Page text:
42% would rather clean the toilet than call customer service

It’s been over four years since I read a stat published by Aspect that prompted me to write about this exact topic, the choice to clean the toilet or contact customer service. Since then we have started to conduct our own annual customer service research and this year we have decided to return to this interesting and comical question. Besides, I say comicaland while the question is funny, the answer is anything but.

So we surveyed over 1,000 consumers and asked them, “Would you rather clean the toilet than call customer service?” Forty-two percent of them answered: “Yes, I prefer to clean the toilets. It wasn’t as surprising as it was disappointing.

Is calling customer support really so terrible that the idea of ​​cleaning the toilets is more appealing? It’s if you’ve been the victim of long waits that waste your time, talking to people you may not understand, not getting the answer you think is the right one, dealing with agents who lack the power to make decisions, being transferred multiple times, possibly being disconnected and having to start over, and other inadequate levels of customer service and support.

Here’s the interesting thing. I’ve asked a few people independently if they’d rather clean a toilet or call customer service, and the “toilet cleaners” admitted that it’s not that customer service is always bad, it’s just that when it’s it is, it’s really, really bad. So much so that toilet cleaning is more appealing. (And it probably takes less time too!)

It’s not that all customer service and support experiences are so bad, but when they are, it can overshadow the positive ones.

So what can a business or brand do? If you do it well, keep doing it. Don’t worry about the laggards that make this stat “interesting.” They just make you look better. That said, here’s a “Top Ten List” on how to avoid being considered worse than toilet cleaning:

1. Be friendly and knowledgeable: When we asked what was most important to customers, the top two answers were about friendly, knowledgeable people. How difficult is it? Be nice and have the answers, or at least know where to find the answers.

2. To be coherent: Remind your employees that consistency and predictability are key to creating an exceptional customer service experience. In other words, still be friendly and knowledgeable. Although employees don’t have to have the same personalities, they all need to have the same tireless and reliable dedication to taking care of their customers.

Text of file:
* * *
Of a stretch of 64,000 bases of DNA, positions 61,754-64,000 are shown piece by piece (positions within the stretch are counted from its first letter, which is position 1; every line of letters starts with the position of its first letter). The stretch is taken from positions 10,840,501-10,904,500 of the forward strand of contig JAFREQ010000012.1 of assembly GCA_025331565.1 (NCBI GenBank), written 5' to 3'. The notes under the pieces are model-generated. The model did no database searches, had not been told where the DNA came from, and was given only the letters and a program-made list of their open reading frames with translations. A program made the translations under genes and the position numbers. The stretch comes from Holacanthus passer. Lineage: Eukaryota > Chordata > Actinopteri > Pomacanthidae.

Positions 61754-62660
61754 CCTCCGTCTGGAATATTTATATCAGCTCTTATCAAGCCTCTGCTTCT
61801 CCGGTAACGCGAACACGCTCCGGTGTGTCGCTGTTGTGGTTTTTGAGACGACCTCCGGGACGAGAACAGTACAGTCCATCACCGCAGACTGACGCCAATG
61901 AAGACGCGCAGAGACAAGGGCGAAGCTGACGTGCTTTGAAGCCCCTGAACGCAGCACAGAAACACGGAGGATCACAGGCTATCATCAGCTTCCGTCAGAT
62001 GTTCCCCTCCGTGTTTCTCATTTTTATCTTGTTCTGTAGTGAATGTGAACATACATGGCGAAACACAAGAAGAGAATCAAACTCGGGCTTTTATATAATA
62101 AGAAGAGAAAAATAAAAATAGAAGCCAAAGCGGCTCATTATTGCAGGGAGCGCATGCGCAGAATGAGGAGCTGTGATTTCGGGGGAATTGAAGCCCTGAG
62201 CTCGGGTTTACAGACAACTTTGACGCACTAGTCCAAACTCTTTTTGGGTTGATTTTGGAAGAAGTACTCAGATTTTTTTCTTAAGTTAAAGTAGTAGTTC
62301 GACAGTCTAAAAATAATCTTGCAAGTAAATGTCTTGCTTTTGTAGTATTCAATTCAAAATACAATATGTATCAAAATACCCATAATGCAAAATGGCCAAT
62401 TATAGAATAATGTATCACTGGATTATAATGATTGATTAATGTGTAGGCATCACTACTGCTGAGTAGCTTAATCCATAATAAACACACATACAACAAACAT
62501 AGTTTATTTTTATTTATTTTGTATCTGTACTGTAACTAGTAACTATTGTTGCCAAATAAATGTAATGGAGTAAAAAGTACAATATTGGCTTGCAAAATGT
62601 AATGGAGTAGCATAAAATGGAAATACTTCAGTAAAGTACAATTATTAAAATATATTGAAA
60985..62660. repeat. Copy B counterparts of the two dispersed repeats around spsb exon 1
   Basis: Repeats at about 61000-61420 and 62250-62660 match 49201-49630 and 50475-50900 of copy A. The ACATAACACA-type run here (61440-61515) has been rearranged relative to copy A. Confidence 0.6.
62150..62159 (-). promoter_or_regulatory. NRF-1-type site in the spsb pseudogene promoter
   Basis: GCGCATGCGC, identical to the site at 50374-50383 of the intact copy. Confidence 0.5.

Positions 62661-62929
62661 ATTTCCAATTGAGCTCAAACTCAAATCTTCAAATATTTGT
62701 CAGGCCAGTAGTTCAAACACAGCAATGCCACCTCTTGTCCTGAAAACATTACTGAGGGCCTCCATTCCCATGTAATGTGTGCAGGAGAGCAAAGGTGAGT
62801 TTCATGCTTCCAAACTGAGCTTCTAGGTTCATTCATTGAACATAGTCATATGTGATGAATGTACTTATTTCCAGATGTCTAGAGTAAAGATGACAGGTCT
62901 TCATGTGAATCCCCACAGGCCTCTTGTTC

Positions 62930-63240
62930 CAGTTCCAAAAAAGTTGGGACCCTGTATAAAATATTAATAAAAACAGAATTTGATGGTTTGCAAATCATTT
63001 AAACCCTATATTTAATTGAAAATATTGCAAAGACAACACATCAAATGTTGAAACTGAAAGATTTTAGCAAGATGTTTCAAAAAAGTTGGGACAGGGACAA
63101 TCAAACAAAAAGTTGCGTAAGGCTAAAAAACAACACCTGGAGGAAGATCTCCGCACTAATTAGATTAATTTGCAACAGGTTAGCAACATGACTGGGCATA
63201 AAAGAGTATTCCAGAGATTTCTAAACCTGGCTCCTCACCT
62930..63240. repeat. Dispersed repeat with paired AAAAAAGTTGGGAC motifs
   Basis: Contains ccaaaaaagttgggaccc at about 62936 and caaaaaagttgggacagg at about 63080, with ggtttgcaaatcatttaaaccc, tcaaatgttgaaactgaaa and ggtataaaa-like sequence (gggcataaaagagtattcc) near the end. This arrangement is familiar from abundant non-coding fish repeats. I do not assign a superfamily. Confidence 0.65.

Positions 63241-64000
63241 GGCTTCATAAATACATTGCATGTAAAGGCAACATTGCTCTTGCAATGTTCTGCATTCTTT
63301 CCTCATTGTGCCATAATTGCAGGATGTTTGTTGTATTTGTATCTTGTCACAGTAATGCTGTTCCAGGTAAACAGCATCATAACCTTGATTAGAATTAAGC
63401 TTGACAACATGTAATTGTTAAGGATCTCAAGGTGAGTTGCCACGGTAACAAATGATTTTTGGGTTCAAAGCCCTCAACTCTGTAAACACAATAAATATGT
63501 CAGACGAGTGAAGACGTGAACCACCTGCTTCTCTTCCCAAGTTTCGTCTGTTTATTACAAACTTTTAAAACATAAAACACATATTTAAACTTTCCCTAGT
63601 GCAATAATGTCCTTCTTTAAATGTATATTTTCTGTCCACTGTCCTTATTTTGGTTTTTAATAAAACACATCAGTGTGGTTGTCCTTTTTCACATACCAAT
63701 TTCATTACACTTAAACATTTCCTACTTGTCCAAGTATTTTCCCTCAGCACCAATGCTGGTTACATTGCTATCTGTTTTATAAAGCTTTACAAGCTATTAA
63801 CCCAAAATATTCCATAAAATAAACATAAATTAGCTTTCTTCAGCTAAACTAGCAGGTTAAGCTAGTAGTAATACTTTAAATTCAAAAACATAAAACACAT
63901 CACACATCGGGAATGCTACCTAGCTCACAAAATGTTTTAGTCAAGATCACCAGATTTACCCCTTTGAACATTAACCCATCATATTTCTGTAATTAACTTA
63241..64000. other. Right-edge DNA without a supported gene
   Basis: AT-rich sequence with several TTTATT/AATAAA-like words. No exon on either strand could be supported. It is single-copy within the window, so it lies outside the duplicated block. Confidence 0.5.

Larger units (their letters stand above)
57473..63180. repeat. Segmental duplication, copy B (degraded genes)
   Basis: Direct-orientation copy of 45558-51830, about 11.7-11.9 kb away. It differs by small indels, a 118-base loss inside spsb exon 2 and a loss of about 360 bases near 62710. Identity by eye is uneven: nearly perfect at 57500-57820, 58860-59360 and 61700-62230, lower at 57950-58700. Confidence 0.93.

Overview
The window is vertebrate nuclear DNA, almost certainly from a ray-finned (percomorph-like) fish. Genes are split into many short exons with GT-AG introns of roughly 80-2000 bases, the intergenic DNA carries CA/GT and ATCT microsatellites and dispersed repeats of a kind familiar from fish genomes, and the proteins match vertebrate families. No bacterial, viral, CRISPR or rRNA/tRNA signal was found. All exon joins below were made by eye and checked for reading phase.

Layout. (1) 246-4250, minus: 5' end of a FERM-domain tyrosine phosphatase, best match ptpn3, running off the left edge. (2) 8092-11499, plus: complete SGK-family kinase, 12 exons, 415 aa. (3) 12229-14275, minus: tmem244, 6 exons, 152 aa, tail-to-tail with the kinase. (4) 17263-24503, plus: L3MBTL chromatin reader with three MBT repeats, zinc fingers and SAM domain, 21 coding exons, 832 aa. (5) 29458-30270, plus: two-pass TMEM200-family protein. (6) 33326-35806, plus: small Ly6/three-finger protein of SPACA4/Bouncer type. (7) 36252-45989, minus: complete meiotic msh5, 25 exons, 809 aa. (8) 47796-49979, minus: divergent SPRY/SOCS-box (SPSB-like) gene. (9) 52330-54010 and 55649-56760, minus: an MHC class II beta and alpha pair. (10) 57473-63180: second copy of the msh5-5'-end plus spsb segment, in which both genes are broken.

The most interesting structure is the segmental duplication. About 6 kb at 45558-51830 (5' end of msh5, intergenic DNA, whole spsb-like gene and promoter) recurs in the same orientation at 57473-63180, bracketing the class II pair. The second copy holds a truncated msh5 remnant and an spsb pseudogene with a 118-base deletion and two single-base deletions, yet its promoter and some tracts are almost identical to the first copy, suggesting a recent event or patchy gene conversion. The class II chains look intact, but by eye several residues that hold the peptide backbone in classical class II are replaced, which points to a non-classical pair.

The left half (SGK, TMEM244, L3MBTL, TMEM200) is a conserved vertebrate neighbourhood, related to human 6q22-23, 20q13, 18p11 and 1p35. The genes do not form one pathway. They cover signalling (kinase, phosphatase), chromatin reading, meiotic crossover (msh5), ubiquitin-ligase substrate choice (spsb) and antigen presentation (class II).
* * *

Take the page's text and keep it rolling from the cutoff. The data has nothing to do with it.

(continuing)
3. Being better than average: You don’t have to go “too far” to create an amazing experience. Be just a tiny bit better than average. This can take the form of a positive attitude, a good sense of humor (if applicable), use of the client’s name, and other small moments or experiences that have a positive impact. There will be opportunities for “exaggerated” experiences, but they will not occur with every call. It is the emergencies and the big problems that set the stage for the “overdone” resolutions.

4. Shorten the hold time: Customers don’t like to wait on hold, no matter how good the “music on hold” is. Putting customers on hold for an unreasonable amount of time sends a negative message that you don’t value their time. Instead, let them know how long the wait time will be and give them the option of a callback. The price of this technology has come down and is more affordable than ever.

5. First call resolution: The goal is for the customer to call only once. Customers get frustrated when they have to call back for the same issue. This could cause customers to question the abilities of people working for the company. It erodes trust.

6. Transfer once: If you need to transfer, it should only be once. You can escalate a customer’s issue to a higher support level or supervisor, just make sure it’s the right person. Multiple transfers are just as bad as a customer having to call back again and again for the same issue.

seven. Don’t make customers repeat their story: Just like you only want to transfer a customer once, you only want them to tell their story once, and that’s to the first agent. That doesn’t mean the customer can’t share more details, but the new agent or supervisor should have an idea of ​​the call so it doesn’t start from the very beginning. At a minimum, there should be appropriate notes in the client file. Notifying the next level of support of the situation also helps eliminate the need for the customer to start over.

8. Be proactive: Consider ways to help the customer with something they hadn’t thought of or asked for. Watching their story and paying attention to their questions might give you clues as to what you could suggest to improve their future experience with your product. It could also save them from having to call back with a question you know they might possibly have.

9. Always finish strong: Keep the door open. Even if the call isn’t perfect, do your best to finish strong. The customer should feel that you are doing your best and that you really care about their problem.

ten. Show your appreciation: Don’t forget to say thank you and make the customer feel appreciated. Even in a bad service interaction, the customer service agent almost always says “Thank you,” but sometimes the customer feels like it’s part of the script rather than a sincere gesture of appreciation.

Some of you will say, “It’s just common sense,” and you would be right. But, if you’ve followed my work, you’ll know that one of my favorite sayings is, “Common sense isn’t always so common.” So take a look at this list, as basic as it is, and remind everyone talking to the customer to manage the experience so they’d rather call you than clean a toilet!

Joseph P. Harris